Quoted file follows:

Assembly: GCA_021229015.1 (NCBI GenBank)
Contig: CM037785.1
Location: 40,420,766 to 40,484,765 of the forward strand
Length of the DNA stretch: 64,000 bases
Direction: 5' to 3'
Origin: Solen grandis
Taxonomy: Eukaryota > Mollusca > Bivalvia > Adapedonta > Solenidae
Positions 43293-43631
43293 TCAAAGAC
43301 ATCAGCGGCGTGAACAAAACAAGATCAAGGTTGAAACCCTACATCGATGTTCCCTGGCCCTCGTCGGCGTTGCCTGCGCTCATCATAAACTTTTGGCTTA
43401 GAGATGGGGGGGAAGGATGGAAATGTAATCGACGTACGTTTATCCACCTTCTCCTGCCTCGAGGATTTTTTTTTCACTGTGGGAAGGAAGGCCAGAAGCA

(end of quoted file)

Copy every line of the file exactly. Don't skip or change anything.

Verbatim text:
Assembly: GCA_021229015.1 (NCBI GenBank)
Contig: CM037785.1
Location: 40,420,766 to 40,484,765 of the forward strand
Length of the DNA stretch: 64,000 bases
Direction: 5' to 3'
Origin: Solen grandis
Taxonomy: Eukaryota > Mollusca > Bivalvia > Adapedonta > Solenidae
Positions 43293-43631
43293 TCAAAGAC
43301 ATCAGCGGCGTGAACAAAACAAGATCAAGGTTGAAACCCTACATCGATGTTCCCTGGCCCTCGTCGGCGTTGCCTGCGCTCATCATAAACTTTTGGCTTA
43401 GAGATGGGGGGGAAGGATGGAAATGTAATCGACGTACGTTTATCCACCTTCTCCTGCCTCGAGGATTTTTTTTTCACTGTGGGAAGGAAGGCCAGAAGCA